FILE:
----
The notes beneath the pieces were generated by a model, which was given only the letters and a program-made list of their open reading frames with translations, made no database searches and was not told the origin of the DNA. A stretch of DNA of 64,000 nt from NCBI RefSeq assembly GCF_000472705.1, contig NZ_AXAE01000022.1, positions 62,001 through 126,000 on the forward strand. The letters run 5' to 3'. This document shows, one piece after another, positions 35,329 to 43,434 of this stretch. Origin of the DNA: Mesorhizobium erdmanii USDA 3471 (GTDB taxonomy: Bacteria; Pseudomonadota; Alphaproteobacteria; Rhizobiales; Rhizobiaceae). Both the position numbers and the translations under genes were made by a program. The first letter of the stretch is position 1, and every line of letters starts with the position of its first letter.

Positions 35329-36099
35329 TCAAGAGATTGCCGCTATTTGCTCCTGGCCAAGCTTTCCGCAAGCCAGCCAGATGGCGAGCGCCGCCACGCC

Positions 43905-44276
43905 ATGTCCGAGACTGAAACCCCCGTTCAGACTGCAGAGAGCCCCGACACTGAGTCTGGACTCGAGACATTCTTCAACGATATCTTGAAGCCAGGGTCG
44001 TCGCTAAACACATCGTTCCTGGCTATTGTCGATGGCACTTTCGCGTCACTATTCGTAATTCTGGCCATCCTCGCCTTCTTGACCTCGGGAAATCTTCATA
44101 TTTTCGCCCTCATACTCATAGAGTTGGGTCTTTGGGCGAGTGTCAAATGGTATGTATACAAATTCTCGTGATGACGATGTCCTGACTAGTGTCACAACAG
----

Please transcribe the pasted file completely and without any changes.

The notes beneath the pieces were generated by a model, which was given only the letters and a program-made list of their open reading frames with translations, made no database searches and was not told the origin of the DNA. A stretch of DNA of 64,000 nt from NCBI RefSeq assembly GCF_000472705.1, contig NZ_AXAE01000022.1, positions 62,001 through 126,000 on the forward strand. The letters run 5' to 3'. This document shows, one piece after another, positions 35,329 to 43,434 of this stretch. Origin of the DNA: Mesorhizobium erdmanii USDA 3471 (GTDB taxonomy: Bacteria; Pseudomonadota; Alphaproteobacteria; Rhizobiales; Rhizobiaceae). Both the position numbers and the translations under genes were made by a program. The first letter of the stretch is position 1, and every line of letters starts with the position of its first letter.

Positions 35329-36099
35329 TCAAGAGATTGCCGCTATTTGCTCCTGGCCAAGCTTTCCGCAAGCCAGCCAGATGGCGAGCGCCGCCACGCC

Positions 43905-44276
43905 ATGTCCGAGACTGAAACCCCCGTTCAGACTGCAGAGAGCCCCGACACTGAGTCTGGACTCGAGACATTCTTCAACGATATCTTGAAGCCAGGGTCG
44001 TCGCTAAACACATCGTTCCTGGCTATTGTCGATGGCACTTTCGCGTCACTATTCGTAATTCTGGCCATCCTCGCCTTCTTGACCTCGGGAAATCTTCATA
44101 TTTTCGCCCTCATACTCATAGAGTTGGGTCTTTGGGCGAGTGTCAAATGGTATGTATACAAATTCTCGTGATGACGATGTCCTGACTAGTGTCACAACAG